• A jest-like API means it isn’t jest, so one must write tests using the most simple constructs. Alternatively, drop jest in favor of explicitly relying on jasmine for both node and browser tests
  • Karmatic isn’t as well maintained as I’d like to see (no disrespect to the maintainers who have a lot on their plates and have more pressing matters), but ideally there’d be a recent release for changes stuck on master and some development to support more recent dependencies.

So while Karmatic could be better, I still highly recommend it for anyone writing isomorphic libraries, as reusing tests to ensure that the browser part of library works is invaluable.


With the native implementation relying on platform specifics, creating a release workflow is critical. Github Actions is utilized so that we have one platform to build our windows, linux, and mac libraries. Here is the Github workflow:

  • For each platform (window, linux, and mac):
    • Build the project
    • Test the project
    • Upload the platform specific library as an artifact
  • If all platforms pass:
    • Download all artifacts
    • If tagged release, create github release and upload all artifacts

Since I do not yet feel comfortable uploading straight to NPM, there is a manual step at the end where a local script downloads all the artifacts from the latest release and I publish the package from my personal machine. I understand that others feel differently and will upload to NPM from their Github Actions and that’s fine too.

Release Verification

This is not strictly related to the topic on hand, but I wanted to take a quick aside to explain release verification. Even though highwayhasher is conceptually simple there are a lot of pieces that are glued together and it’s possible that one of these pieces falls apart when the package is actually uploaded. For instance, I botched a release of highwayhasher when I uploaded zip files instead of the node libraries

In an attempt to discover these issues as soon as possible, highwayhasher has a sub-project setup that installs the latest version of itself and reruns the test suite. This sub-project is executed in CI under the usual suspects (windows, mac, and linux). The CI workflow is executed manually after every release (one can’t trigger it after every commit as API changes will cause the prior release to fail). Setting up this workflow is hopefully low hanging fruit as the process is to transform the test suite from:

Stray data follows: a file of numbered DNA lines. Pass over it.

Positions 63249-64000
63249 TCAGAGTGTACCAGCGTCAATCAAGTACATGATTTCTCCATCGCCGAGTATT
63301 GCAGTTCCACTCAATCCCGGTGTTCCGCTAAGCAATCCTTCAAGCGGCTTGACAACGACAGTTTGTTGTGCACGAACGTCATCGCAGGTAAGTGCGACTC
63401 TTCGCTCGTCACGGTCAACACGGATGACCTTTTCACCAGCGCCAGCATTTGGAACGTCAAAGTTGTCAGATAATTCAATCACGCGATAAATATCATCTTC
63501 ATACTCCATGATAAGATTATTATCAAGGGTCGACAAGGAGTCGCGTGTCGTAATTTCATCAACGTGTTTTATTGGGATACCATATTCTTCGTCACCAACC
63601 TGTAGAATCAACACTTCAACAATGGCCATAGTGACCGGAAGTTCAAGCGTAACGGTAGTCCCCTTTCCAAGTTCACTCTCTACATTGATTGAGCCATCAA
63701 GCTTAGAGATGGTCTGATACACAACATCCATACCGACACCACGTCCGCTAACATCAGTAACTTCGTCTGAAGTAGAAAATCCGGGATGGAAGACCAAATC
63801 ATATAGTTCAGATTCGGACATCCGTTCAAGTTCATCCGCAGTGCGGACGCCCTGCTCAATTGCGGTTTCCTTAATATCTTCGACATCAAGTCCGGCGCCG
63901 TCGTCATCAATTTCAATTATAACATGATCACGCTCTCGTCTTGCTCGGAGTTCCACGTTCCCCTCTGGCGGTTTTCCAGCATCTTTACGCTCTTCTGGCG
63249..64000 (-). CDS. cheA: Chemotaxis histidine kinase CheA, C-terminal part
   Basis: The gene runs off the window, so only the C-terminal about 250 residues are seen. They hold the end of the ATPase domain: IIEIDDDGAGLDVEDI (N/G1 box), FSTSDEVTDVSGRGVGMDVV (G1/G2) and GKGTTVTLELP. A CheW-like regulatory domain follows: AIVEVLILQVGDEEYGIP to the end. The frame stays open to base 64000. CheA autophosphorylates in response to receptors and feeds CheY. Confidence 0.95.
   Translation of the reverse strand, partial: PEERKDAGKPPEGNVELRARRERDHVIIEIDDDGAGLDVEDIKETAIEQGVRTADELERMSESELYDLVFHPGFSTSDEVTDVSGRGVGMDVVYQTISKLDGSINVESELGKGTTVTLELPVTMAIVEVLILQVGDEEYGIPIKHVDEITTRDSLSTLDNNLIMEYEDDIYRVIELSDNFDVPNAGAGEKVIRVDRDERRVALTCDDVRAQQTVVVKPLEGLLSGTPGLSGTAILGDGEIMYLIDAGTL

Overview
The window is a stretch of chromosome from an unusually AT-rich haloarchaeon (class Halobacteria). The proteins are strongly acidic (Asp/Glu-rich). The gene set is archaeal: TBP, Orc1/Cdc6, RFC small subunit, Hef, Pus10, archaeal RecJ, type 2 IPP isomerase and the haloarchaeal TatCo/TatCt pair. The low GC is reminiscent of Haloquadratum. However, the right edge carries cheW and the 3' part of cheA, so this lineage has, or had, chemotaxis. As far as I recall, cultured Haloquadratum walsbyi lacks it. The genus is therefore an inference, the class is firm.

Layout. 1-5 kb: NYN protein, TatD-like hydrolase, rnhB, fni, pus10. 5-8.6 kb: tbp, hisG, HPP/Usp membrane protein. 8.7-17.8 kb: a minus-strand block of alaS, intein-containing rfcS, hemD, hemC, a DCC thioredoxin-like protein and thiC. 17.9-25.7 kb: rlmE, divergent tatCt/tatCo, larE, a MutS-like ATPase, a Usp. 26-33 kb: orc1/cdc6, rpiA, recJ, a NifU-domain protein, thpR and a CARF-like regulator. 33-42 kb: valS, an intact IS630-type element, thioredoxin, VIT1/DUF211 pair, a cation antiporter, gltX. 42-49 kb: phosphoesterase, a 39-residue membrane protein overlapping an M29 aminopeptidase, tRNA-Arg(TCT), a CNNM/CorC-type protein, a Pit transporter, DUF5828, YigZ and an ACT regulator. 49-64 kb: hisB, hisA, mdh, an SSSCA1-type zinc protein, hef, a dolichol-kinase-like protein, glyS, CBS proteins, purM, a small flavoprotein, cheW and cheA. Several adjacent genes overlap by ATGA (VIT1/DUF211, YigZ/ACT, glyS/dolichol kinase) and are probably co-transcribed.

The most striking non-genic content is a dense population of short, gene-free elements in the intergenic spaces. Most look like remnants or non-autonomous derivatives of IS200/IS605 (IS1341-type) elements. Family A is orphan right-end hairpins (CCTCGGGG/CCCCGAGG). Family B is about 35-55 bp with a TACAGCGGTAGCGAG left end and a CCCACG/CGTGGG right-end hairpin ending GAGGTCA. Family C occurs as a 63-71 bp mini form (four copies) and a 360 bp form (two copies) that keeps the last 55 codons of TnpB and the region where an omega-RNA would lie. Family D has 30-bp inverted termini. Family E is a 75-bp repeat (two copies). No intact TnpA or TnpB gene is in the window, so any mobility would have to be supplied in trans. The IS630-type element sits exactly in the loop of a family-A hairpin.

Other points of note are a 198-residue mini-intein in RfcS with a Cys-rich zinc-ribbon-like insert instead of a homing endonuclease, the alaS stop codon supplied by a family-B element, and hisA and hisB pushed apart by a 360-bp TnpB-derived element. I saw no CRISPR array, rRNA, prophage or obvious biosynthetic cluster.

const { HighwayHash, WasmHighwayHash } = require("..");


const { HighwayHash, WasmHighwayHash } = require("highwayhasher");

And then run the tests as usual.

It’s not just tests that benefit from release verification – benchmarks too. In my lovely discussion with the maintainer of the C++ HighwayHash bindings, we found that there was a severe performance regression for highwayhasher. The cause was that the linux distributable was built on Ubuntu 18.04 whereas I had done my tests previously on Ubuntu 20.04. Switching the CI machine to Ubuntu 20.04 and cutting a new release fixed the issue. The exact cause remains a mystery. I initially thought it was the Rust version but that turned out false. Whatever the cause, having a benchmark suite handy allows one to quickly reproduce the issue and confirm the solution.

Cross Compilation

There are more end user systems than the machines github provides. For instance, github does not provide arm machines. The Rust community has an established way to cross compile assets to other architectures: cross.

Unfortunately the napi-rs cli component mentioned earlier is a thin wrapper around cargo and there appears to be no extension point for substituting in cross (and there looks to be no plans of adding this). Other Rust N-API projects appear to achieve cross compilation by registering QEMU and architecture dependent packages like gcc-aarch64-linux-gnu. That’s fine, but since I wasn’t able to reproduce the workflow on a local VM, I decided to stick with cross, as that is what I know. As always, I reserve the right to be wrong here!

Cross isn’t perfect, I’d like to cross compile to the new hotness: aarch64-apple-darwin, but this is not yet possible. At least I’m able to push out AWS graviton compatible assets (aarch64-unknown-linux-gnu) (tested to ensure it works) with ease.

Building the node native addons directly (they are, after all, just plain dynamically linked libraries) with cargo / cross meant that I could drop the napi cli dependency. Some additional tweaks were needed:

  • Distributing the shared libraries with platform triples in their name
  • Copying and renaming to the distribution directory. Linux shared libraries have .so extension, windows has .dll and macs have .dylib. These are all remapped to have .node extension
  • Updating the runtime detection logic to something like: